As a native English speaker, I've mostly been allowed the luxury of pretending that ASCII is enough, and have been able to treat font encodings as not my problem. I've seen lots of advice that I ought to include \usepackage[T1]{fontenc} in my preamble. (See, for instance, p. 337 of The LaTeX Companion.) What isn't really adequately explained is why I ought to do so.

So, if I am writing in English and have to make only occasional use of things like G\"odel, what does following the advice really get me?

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    I checked what I had written on p.337 of the LaTeX Companion, but the advice there says "OT1 is not adviable for languages other than English" (so I acknowledged that you may pretend you write in ASCII :-). But in addition to that it also gives all the explanations like hyphenation not working etc. So I'm not sure why it isn't adequately explained. Commented Nov 26, 2012 at 22:04
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    If you choose to include \usepackage[T1]{fontenc}, installing the cmssuper package may be necessary to ensure high quality PDFs.
    – badroit
    Commented Apr 17, 2014 at 19:04
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    Might be worth mentioning in case any future readers come across this question: do not use this in XeTeX or LuaTeX. (refer to fonts - Are there cases where fontenc + luatex (or xetex) cause problems? - TeX - LaTeX Stack Exchange.)
    – user202729
    Commented Mar 28, 2023 at 9:52
  • Pursuant to the above comment: This question was posted 12 years ago (as of 2023). Due to the large number of ticks, it is often seen. But nowadays, it is much better to use utf8 everywhere, load OpenType or TrueType fonts using fontspec (rather than directly requesting fontenc or inputenc, and process using lualatex. The older Type 1 fonts, with T1 or OT1 encoding, are best left for older documents that were originally written when that technology was standard in TeX.
    – user287367
    Commented May 11, 2023 at 17:15

2 Answers 2


Note that this is font encoding (determines what kind of font is used), not input encoding.

The default font encoding (OT1) of TeX is 7-bit and uses fonts that have 128 glyphs, and so do not include the accented characters as individual glyphs. So a letter ö is made by adding an accent to the existing 'o' glyph.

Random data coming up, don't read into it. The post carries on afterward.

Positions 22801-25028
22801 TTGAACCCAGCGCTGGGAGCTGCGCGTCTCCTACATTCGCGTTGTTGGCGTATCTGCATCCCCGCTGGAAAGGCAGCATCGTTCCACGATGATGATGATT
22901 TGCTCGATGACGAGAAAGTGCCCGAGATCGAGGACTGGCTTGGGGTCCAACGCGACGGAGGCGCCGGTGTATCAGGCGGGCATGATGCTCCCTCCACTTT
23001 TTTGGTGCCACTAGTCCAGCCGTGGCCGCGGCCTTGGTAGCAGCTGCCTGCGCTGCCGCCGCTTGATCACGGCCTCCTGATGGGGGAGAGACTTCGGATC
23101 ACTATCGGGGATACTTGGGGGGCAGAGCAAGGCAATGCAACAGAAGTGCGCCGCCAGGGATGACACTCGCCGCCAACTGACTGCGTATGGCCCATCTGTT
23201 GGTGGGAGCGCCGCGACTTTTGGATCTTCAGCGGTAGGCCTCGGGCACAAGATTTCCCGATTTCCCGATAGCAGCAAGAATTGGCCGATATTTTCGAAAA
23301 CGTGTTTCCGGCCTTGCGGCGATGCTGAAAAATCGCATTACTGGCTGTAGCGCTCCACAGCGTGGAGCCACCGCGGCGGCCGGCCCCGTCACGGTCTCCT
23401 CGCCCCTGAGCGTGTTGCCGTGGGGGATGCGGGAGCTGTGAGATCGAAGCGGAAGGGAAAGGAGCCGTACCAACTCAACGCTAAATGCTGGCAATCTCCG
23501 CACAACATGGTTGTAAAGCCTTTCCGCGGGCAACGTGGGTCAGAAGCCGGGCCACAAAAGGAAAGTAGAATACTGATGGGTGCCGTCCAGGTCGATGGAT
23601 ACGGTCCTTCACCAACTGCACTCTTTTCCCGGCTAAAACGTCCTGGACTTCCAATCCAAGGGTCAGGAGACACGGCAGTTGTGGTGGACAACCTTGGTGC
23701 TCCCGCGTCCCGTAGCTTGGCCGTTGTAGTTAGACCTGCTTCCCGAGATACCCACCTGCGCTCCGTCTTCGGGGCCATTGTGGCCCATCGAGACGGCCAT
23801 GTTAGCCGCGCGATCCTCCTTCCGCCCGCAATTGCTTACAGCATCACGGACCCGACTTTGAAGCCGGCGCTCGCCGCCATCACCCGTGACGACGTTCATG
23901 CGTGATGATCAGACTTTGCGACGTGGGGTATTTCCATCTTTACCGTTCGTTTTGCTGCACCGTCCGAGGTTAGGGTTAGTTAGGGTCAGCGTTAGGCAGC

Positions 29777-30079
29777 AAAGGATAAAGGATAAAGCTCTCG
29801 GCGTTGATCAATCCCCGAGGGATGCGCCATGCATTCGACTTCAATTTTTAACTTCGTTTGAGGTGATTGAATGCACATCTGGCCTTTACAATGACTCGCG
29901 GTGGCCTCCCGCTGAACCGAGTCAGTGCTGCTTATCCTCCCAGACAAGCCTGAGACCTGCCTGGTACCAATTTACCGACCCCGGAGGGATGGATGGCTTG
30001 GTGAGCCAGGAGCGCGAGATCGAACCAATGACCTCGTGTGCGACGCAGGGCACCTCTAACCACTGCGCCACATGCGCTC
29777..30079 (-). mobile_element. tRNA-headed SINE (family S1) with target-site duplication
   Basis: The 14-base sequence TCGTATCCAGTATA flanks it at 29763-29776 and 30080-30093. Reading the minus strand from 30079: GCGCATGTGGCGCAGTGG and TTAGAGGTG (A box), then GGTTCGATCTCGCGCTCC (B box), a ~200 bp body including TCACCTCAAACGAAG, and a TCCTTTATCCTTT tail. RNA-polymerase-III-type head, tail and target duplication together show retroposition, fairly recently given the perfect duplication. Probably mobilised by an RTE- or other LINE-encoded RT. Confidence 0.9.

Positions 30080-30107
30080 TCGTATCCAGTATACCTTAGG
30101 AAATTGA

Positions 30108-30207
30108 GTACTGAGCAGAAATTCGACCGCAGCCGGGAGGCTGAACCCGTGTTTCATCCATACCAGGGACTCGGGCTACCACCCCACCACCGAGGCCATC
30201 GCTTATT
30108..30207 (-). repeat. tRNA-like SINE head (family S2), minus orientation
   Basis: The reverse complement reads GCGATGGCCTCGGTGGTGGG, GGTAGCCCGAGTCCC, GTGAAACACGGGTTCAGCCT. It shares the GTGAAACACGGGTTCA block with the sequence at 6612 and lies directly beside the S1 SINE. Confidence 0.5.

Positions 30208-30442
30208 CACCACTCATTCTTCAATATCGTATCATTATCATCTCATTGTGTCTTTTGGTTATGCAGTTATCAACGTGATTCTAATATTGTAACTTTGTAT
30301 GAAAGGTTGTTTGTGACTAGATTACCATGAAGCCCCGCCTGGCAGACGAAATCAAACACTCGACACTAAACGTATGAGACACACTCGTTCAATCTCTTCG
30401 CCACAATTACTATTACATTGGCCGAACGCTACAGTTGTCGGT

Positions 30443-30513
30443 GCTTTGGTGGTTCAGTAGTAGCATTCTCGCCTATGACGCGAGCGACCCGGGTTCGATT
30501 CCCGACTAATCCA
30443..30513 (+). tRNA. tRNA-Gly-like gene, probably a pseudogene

The T1 font encoding is an 8-bit encoding and uses fonts that have 256 glyphs. So an 'ö' is an actual single glyph in the font. Many of the older fonts have had T1 variants devised for them as well, and many newer fonts are available only in T1. I think "Computer Modern" was originally OT1, and "Latin Modern" is T1. (Look at OT1 font encoding and T1 font encoding.)

If you don't use \usepackage[T1]{fontenc},

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    Yes, hyphenation for languages with accented characters is the main reason that requires T1 font encoding. Commented Jul 30, 2010 at 18:58
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    Yep, definitely load lmodern (or some other font package) when you use T1. Commented Jul 31, 2010 at 2:37
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    The bigger problem is that without T1 you cannot copy/paste a name with a non-ascii glyph without getting them split up into their components. Commented Aug 13, 2010 at 16:43
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    @Jukka: I am not sure why you would still use the ae package. Commented Aug 22, 2010 at 10:04
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    So, what about fonts having >256 glyphs? There must exist some, right?
    – letmaik
    Commented Oct 9, 2012 at 18:50

In addition to the reasons listed by @ShreevatsaR why the T1 font encoding is advisable even when writing (primarily) in the English language, there are two more reasons that were missing from his list:

  • TeX is only able to apply ligatures and kernings between characters when these characters are real glyphs from the same font. In OT1 (with 128 glyphs) you only have more or less ASCII characters and all diacritics etc are missing.

  • Searching in the output is not working whenever a diacritic character is being used as that ends up being a complicated box structure in the output and not a character.

So to stay with your example of the occasional G\"odel: if the font designer has decided that because of the shape of the G it needs some kerning to a following o or ö then he can specify this in T1 but not in OT1 (for the ö as that is not a single glyph in that font encoding). And there are a lot of kerning adjustments between characters.

The second point means that if somebody is searching through your papers (put up on the web as pdf's, for example) for the name Gödel, then the name wouldn't be found.

So in short the T1 fonts simply give slightly better output whenever there is a single diacritic char used, because kerning is better, hyphenation still works, cut-and-paste still works from the output and searching in the output works properly as well.

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    Do you agree that we have to load lmodern when using T1?
    – Sigur
    Commented Nov 24, 2018 at 23:58
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    @Sigur you don't have to; depending on your installation Computer Modern has T1 encoded fonts too. But lmodern is a good replacement so you can do that for sure. Commented Nov 25, 2018 at 7:56

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